As reported by 9to5Mac, Apple is set to increase the prices of apps in Australia, Indonesia and Sweden within the next 3 days. The new prices will affect all paid apps, In-App Purchases and In-App Subscriptions. As an example, in Australia, the App Store pricing Tier 1 will be increasing from $1.29 to $1.49.

In an email to developers, Apple explained that the price increases are a result of changing foreign exchange rates. In the case of Australia, the above chart shows how the Australian dollar has depreciated in value against the US dollar since the last pricing change in April 2014.

Source: 9to5Mac

Source: 9to5Mac

Apple is also introducing the Alternative Tier A and Alternative Tier B pricing tiers to Australia. Apps sold at these price tiers will cost Australian App Store customers AU$0.99. These tiers have previously been used by Apple to enable developers to sell their apps at very low prices in some developing countries such as China where Alternative Tier A (¥1) is equivalent to US$0.16.

If you want to know a bit more about App Store Pricing Tiers, I wrote an article about them which has more information on how they operate and why Apple needs to adjust them occasionally.

Apple Refunding All Purchases of Peace

Apple has informed Marco Arment that all purchases of Peace will be refunded to customers after he pulled the app from the App Store:

Apple notified me this afternoon that they’ll be proactively refunding all purchases of Peace. It will probably take a few days to process.

As far as I know, this effectively never happens. When I decided to pull the app, I asked some Apple friends if this was even possible, and we all thought the same thing: iTunes billing works the way it works, period, and no special cases can be made.

This is the first time I've heard of Apple proactively refunding an app removed from sale. I wonder what will happen to purchase history in iTunes: will Peace be available for redownload from a user's account, or will it effectively disappear forever?

(In the meantime, I'm keeping Peace on my devices. It's still a great app.)


Apple Launches App Store Games Twitter Account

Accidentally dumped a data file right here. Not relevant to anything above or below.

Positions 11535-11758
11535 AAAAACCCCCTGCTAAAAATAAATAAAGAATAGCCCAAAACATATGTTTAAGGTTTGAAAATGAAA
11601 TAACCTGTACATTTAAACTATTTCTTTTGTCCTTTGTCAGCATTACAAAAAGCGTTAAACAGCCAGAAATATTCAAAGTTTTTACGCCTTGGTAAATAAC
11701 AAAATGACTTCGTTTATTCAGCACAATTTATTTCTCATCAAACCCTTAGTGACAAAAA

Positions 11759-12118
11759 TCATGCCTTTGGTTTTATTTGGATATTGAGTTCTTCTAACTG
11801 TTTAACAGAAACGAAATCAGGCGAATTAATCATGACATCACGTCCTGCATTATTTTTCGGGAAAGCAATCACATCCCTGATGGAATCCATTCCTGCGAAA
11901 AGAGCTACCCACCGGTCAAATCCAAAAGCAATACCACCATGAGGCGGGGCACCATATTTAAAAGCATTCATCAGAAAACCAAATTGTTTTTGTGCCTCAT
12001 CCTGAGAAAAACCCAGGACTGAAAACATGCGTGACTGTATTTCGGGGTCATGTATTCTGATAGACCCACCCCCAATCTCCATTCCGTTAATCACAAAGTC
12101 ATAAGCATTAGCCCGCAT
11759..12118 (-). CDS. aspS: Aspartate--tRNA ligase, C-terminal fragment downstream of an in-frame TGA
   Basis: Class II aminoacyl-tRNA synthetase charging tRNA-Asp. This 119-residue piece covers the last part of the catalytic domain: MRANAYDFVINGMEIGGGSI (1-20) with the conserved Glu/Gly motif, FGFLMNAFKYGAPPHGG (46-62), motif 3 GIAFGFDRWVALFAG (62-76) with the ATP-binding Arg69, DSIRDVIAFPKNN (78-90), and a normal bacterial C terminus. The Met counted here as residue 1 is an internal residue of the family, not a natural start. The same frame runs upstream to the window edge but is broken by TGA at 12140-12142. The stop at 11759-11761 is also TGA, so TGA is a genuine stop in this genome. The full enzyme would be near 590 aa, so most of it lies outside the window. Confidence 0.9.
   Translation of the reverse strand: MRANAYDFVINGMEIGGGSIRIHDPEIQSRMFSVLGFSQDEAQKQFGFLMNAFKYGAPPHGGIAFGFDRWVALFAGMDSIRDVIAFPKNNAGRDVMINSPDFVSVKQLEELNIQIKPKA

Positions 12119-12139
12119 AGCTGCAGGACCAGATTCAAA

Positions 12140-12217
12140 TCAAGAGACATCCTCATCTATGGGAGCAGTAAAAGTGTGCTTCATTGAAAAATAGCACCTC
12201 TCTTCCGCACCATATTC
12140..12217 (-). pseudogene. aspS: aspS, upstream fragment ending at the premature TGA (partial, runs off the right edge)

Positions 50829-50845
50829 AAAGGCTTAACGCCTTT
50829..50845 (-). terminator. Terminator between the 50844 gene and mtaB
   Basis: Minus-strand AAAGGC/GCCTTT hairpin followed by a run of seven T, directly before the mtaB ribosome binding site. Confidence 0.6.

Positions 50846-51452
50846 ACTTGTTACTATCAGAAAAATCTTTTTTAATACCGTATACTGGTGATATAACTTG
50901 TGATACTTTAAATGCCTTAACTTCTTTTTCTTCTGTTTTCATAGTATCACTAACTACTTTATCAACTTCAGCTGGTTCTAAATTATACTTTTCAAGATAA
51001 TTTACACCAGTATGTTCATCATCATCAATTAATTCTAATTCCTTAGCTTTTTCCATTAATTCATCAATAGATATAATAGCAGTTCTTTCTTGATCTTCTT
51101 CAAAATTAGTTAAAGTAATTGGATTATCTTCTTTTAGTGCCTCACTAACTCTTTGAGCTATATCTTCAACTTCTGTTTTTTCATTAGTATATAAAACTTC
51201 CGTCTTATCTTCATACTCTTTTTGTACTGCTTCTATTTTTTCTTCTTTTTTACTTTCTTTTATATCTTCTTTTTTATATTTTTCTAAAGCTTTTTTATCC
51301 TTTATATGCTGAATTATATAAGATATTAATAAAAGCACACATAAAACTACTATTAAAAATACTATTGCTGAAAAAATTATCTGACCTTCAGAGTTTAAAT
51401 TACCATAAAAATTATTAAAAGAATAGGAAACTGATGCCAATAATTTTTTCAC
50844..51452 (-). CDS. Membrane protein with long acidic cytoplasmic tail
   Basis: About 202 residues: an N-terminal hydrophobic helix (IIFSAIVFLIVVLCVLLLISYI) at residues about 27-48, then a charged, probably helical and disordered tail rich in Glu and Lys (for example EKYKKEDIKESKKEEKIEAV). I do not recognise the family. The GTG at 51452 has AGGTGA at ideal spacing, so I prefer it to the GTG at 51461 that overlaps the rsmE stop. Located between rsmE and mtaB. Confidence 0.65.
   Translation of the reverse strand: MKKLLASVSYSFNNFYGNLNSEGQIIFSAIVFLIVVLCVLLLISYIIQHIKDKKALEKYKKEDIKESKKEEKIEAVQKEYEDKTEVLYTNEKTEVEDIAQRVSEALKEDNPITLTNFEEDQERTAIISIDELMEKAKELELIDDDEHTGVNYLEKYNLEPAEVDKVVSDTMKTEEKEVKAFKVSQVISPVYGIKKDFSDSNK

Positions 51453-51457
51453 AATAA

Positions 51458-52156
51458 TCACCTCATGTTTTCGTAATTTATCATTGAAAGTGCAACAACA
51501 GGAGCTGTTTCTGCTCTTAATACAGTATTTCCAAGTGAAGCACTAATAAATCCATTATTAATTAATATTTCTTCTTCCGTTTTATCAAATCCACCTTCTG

Casey Newton, writing at The Verge:

Apple has launched a dedicated Twitter feed for gaming just days before the company is expected to reveal a new Apple TV that doubles as a gaming console. Apple confirmed the authenticity of the account to The Verge, which sent out its first tweet this morning. It included a GIF featuring some of the platform's most popular games, including Clash of Clans and Angry Birds.

Staffed by App Store Games Editors, the new @AppStoreGames Twitter account will feature various kinds of content, as Apple told The Verge:

The Twitter feed will feature more than just the usual picks for app of the week, the company said. App Store editors will run the feed, and plan to populate it with sneak previews of games, tips and tricks, and profiles of talented gamers. Editors will also interact with game developers on the feed, Apple said.

This is far from Apple's first foray into actively using social media, but in recent times they've become more sophisticated in the way they approach it, and the frequency to which they use it. Just a few short weeks ago Apple launched a Snapchat account for Apple Music, which has been incredibly well produced. Just looking at the first day of tweets from @AppStoreGames (a sample of which are embedded below) and it looks like this account is well worth a follow.

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A Beginner’s Guide to App Store Pricing Tiers

It might be common knowledge to developers, but some readers might not be aware that Apple only permits developers to sell apps at certain price points. For example, customers in the US App Store will see apps costing $0.99, $1.99, and $2.99 but they won't find any apps costing $5.20 or $2.75.

For various reasons, which we'll cover, Apple permits developers to choose from 94 price tiers, which range from US$0.99 to US$999.99. Developers pick one price tier, which applies to every country that their app is distributed in.

In this story we'll go into the details of the App Store price tiers, explaining how they work, some of the reasons why they exist, interesting consequences of them, and hear from developers who use them.

This is a bit of an experimental story, exploring an iOS/Mac developer topic for the benefit of anyone interested in the iOS/Mac app ecosystem. If enough people find this useful we'll look at covering other topics.